Veteran's Administration Rejects Payment for Cancer Treatment, Black Veteran Credits HBCU for Saving
The benefits of Historically Black Colleges and Universities (HBCUs) are well known by those who enroll in them, support them or otherwise associate with them.
Among the top five benefits, according to the United Negro College Fund, HBCUs meet the needs of low-income students; they serve first-generation Black students; they narrow the racial wealth gap; they address the nation’s unemployment and underemployment crisis and they foster success with their Black cultural climate.
But, in the opinion of Lawrence Davis, a master mechanic who was diagnosed with prostate cancer nine years ago, an HBCU actually provided for him a service that was equal to or even greater than any one of these benefits. Davis credits Hampton University for literally saving his life after the Veteran’s Administration declined to pay for his chosen cancer treatment – Proton Beam at Hampton University.
“I’ll tell anybody!” Davis declared during an interview. “Hampton University’s Proton Therapy Cancer Institute saved my life. It’s like the best kept secret in the world that we have right here in Virginia. And it is the largest stand-alone and most advanced one in the world – not just in Virginia, but in the world.”
But, that 2014 victory did not come without a fight. The fight was not as much against the cancer per se as it was with a least expected opposition. Despite the fact that Davis is an honorably discharged veteran of the U. S. Air Force, he recalls how the Veteran’s Administration (VA) refused to cover the cost of the proton beam therapy, thereby putting his life in jeopardy.
“‘We’ll cut it out, we’ll give you radiation, we’ll freeze it, but oh no – proton? – uh uh. We can’t give you that,’” he recounted his perception of the response from the VA.
But, his mind was made up. Therefore, the fight was on.
He reached out to Bill Thomas, associate vice president for Governmental Relations of the Proton Therapy Institute and other Hampton University leadership. They, in turn, started going around back and forth with the Veteran’s Administration, he said.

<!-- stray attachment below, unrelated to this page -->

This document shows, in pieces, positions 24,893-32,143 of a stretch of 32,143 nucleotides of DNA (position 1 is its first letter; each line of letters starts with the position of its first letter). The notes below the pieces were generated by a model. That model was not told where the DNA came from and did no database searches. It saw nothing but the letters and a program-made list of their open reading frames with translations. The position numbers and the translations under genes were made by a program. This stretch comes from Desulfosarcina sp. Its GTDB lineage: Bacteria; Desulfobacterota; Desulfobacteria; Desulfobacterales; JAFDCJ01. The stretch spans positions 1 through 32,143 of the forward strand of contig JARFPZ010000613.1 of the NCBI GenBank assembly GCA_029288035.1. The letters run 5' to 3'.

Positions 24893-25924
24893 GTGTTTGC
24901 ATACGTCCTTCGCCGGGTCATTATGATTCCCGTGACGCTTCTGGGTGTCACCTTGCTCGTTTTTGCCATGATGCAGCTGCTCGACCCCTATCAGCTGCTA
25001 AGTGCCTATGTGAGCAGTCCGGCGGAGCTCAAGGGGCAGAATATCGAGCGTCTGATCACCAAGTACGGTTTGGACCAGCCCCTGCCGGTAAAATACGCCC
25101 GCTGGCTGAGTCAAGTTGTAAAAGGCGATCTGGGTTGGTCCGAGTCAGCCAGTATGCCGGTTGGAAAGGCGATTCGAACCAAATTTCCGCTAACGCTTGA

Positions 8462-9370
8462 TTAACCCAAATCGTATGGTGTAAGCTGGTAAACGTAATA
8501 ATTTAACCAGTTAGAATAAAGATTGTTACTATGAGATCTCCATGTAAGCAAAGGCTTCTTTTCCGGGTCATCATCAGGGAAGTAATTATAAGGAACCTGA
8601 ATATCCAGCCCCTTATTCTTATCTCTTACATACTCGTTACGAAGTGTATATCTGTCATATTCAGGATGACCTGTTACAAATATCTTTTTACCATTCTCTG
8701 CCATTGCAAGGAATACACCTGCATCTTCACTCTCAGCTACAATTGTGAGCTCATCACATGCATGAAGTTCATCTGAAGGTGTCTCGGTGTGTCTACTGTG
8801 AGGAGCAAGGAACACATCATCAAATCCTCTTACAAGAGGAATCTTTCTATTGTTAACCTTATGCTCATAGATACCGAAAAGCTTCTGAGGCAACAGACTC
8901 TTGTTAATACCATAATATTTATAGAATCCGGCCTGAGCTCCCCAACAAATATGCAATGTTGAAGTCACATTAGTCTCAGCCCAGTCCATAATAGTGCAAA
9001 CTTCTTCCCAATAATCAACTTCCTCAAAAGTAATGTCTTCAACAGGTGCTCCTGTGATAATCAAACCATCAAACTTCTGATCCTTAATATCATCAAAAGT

“Bill Thomas has gone out and handed them everything that we can hand them. And they still turned it down,” said Davis.
They also reached out to members of the U. S. Congress; including Virginia Sen. Tim Kaine; Sen. John Warner and Rep. Bobby Scott.
“And still the VA said, ‘No we’re not going to do that.’ They wouldn’t even look at it to be able to do it as a clinical trial,” Davis said.
Thomas recalls the frustration that was all too familiar.
During a meeting led by Scott, “I literally asked the VA, “Why are you letting this man die? Why are you not giving him what he needs to live? And they just looked at me and said, ‘It can’t be approved.’”
Turns out, Thomas said, “They were using the wrong set of guidelines…The qualifying agency that made the determination of whether or not you could use proton therapy was using 15-year-old data to turn people down.”
Due to medical confidentiality, the Veteran’s Administration could not specifically comment on Davis’ case. In a response to questions from the Trice Edney News Wire, VA spokesman David Hodge said the VA is currently researching the status of its proton beam therapy coverage and policies pertaining to it. He did not get back to this reporter with details by deadline as he waited for the information.
Meanwhile, the questions and criticism from Davis and Thomas appear even more relevant given the proximity of Hampton University to people who might need the therapy. According to Thomas, the city of Portsmouth has the highest African-American cancer death rate in the entire state.